When it comes to corporate regulation in this country there are one set of rules for the top end of town and another for the rest. The rest, put simply, are expected to obey the law.
It was the quintessential case of bayoneting the dead last Thursday when the Australian Securities & Investments Commission (ASIC) declared a record $19 million penalty had been imposed on dodgy payday lender The Cash Store.
However, nobody from The Cash Store, or its funder Assistive Finance, bothered to turn up to court for the penalty hearing. The Cash Store was already in liquidation and AFA could not be served with legal documents as it no longer had a registered office, directors, or solicitors.
“Bragging about fining a company in liquidation is like fining an inmate on death row,” tweeted David Easton, a victim of the move by Commonwealth Bank to shut down BankWest’s commercial loan book during the financial crisis.
Two days later, Adele Ferguson broke the National Australia Bank story in these pages. Incredibly, regulators had allowed NAB to “review” and “alter” its media release before the latest big bank financial planning scandal went public. They had deliberately assisted the bank in its media strategy to mitigate the public relations disaster.
When it comes to NAB, there is form. Testimony by former ASIC lawyer James Wheeldon to a Senate committee last year had already exposed the influence of NAB and the financial services lobby inside the commission. Armed with internal correspondence, Wheeldon showed how an MLC executive on secondment with the commission had been involved in drafting laws to suit the interests of the big banks and their wealth management divisions. His claims were denied but never answered in detail.
It should be said that ASIC simply does not have the resources to ping every dodgy operator in financial markets. Its chairman, Greg Medcraft, has warned the government publicly that its powers have been diminished by funding cuts. It could still do a lot more though by way of prevention, if not cure.
Notwithstanding the ugly truth that the big end of town is virtually immune to prosecution, more could be done to ensure the integrity of disclosure and financial reporting.
Take the case of The Cash Store. Assistive Finance provided the finance to The Cash Store.
Both Australian companies are foreign-controlled and required to prepare and file audited annual accounts by section 292(2) of the Corporations Act. Both Australian companies have never done that. ASIC’s records show that neither company has applied for ASIC relief orders.
Despite their failure to file accounts for seven years – to obey the law that is – both companies were awarded a credit licence. How many more Australians are victims of these credit licences being handed out willy-nilly?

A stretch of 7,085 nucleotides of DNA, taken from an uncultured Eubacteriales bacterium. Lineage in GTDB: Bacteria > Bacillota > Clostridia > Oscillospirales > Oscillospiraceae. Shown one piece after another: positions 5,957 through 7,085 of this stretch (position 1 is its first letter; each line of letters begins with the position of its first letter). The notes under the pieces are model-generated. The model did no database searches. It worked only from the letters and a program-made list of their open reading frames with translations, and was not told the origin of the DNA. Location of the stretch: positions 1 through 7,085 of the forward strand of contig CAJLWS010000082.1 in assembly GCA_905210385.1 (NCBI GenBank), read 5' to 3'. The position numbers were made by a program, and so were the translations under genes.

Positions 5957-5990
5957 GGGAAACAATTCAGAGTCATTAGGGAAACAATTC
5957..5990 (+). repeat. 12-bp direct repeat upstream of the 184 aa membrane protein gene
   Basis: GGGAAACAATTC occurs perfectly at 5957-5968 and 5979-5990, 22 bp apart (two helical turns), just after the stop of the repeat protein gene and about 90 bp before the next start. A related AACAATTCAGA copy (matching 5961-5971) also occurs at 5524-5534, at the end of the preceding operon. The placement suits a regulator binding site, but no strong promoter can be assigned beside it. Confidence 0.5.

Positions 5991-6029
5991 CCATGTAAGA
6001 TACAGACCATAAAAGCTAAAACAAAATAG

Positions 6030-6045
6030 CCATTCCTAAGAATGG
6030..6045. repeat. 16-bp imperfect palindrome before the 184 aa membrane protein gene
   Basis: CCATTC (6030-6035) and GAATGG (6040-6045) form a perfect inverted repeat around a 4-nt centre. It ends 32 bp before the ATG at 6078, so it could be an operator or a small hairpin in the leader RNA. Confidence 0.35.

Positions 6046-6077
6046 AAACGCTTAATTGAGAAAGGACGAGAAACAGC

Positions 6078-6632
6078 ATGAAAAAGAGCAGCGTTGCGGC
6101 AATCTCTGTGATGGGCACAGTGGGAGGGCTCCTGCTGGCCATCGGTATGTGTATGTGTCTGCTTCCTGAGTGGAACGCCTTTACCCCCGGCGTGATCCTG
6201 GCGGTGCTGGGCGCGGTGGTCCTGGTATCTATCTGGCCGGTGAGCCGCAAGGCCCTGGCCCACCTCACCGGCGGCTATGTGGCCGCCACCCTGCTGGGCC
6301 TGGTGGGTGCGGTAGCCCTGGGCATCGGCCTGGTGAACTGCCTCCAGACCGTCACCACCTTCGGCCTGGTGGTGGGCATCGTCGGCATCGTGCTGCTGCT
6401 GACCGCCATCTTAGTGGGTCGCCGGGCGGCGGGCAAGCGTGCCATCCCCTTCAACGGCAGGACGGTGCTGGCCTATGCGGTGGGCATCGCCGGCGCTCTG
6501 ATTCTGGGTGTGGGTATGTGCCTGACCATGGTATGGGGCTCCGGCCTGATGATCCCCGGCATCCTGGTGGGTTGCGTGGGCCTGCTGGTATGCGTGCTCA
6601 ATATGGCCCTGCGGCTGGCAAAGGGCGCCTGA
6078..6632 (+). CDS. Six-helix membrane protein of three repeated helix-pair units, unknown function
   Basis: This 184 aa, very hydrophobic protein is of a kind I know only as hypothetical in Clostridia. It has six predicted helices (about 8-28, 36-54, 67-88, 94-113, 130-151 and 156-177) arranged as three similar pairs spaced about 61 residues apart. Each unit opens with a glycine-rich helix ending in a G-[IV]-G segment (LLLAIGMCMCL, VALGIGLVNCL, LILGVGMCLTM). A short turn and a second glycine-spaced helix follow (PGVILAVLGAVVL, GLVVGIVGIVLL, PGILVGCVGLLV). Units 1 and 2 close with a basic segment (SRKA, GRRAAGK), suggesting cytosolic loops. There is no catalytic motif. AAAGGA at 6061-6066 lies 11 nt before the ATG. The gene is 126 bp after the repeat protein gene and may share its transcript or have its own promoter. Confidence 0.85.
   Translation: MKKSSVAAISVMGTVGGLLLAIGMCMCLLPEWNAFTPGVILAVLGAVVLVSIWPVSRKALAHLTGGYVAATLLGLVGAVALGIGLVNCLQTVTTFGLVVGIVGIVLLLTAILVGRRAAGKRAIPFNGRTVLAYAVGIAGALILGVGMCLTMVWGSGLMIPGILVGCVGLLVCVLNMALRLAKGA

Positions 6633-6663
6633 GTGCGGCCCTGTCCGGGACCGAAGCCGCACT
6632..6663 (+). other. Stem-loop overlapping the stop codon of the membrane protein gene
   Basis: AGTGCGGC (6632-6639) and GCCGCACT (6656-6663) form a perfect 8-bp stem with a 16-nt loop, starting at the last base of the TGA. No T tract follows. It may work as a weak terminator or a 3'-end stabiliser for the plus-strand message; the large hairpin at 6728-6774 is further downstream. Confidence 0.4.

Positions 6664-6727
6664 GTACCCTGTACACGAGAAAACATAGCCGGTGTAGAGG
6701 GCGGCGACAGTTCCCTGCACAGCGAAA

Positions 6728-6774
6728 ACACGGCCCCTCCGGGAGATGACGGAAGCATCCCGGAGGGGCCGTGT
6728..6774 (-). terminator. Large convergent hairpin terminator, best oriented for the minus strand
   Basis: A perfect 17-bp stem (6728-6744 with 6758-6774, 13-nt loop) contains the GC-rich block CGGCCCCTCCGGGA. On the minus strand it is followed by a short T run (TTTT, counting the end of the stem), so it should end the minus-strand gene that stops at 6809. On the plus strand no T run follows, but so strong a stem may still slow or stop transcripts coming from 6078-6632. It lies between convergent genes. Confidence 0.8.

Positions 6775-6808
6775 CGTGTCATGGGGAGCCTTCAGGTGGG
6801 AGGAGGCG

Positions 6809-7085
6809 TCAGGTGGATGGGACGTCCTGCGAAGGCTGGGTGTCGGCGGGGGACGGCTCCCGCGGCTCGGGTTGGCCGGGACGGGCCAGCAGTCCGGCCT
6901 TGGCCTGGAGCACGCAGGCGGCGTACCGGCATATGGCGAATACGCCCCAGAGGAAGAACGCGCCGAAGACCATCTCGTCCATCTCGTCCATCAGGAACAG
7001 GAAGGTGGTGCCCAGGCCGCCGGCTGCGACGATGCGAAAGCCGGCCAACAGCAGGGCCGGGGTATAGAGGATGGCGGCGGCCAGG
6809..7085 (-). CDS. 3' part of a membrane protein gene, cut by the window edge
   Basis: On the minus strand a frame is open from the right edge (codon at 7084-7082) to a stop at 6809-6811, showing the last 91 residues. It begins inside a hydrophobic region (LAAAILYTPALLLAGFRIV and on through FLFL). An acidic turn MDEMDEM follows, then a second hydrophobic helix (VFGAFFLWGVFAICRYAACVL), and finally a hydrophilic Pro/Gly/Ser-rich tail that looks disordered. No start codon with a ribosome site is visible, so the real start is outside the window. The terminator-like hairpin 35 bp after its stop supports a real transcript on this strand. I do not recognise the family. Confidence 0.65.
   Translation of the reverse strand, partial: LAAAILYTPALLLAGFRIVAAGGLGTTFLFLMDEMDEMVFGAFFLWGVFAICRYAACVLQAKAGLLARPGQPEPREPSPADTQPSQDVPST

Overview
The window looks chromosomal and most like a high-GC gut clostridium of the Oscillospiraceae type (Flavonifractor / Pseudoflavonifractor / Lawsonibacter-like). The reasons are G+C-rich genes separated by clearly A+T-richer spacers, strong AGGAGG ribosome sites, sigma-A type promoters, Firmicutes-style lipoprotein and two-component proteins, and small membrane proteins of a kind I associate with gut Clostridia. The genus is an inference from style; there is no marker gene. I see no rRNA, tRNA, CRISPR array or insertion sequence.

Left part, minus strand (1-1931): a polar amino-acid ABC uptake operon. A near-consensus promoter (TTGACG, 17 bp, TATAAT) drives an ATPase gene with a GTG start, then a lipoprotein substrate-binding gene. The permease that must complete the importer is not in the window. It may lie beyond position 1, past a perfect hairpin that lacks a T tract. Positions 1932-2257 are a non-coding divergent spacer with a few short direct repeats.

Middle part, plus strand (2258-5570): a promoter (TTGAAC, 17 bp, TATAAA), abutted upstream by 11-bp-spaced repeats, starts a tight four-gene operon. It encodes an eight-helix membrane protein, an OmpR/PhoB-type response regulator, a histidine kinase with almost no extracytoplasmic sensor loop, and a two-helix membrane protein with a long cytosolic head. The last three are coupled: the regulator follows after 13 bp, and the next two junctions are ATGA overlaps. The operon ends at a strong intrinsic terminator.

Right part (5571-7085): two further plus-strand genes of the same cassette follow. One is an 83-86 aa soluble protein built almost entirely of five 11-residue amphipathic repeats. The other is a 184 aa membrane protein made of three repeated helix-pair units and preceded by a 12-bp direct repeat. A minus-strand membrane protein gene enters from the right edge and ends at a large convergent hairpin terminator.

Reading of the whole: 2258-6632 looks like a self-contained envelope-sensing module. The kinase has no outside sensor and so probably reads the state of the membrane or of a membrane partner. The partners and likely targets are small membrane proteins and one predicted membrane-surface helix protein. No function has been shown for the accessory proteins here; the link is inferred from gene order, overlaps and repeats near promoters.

Does Assistive Finance Australia Pty Ltd still have an active credit licence for its Australian business?
The Cash Store is not a good news story, as depicted in media releases. It is a story of dereliction.
Jeff Knapp, the accounting and disclosure expert of UNSW who exposed the failure of Clive Palmer, Gina Rinehart and even a slew of multinational companies to comply with disclosure law, has lately taken a look at the records of the major political donors. It is a mess.
Knapp fears though that there is little political will from either side of politics to fix things.
“Maybe the Liberals will do something … wait a minute, the 2014 audited accounts of their second biggest political donor, Nimrod Resources, are missing from ASIC’s database.
“Maybe the Nationals will do something … oops, the 2010 and 2012 audited accounts of the Nats’ 4th biggest donor the National Club Limited are missing from ASIC’s database.
“Maybe Clive Palmer will step up to the plate. Hang on a sec, the 2014 audited accounts of PUP’s political donors Queensland Nickel Pty Ltd and Mineralogy Pty Ltd are missing from ASIC’s database.
“What about Labor? Unlikely this leopard will change its spots. The shenanigans in the insolvency industry and the financial planning industry flourished under Labor’s watch.
“The reality is that there is no political will to fix the problem. The rule of law for corporate financial reporting and credit licensing is in tatters.”
Neither is there much hope in co-regulation, that is the idea favoured by regulators that chartered accountants will responsibly ensure their clients comply. Even more worrying now is that the Tax Office is piloting a scheme to hand over tax compliance to the big audit firms – putting the foxes in charge of the henhouse.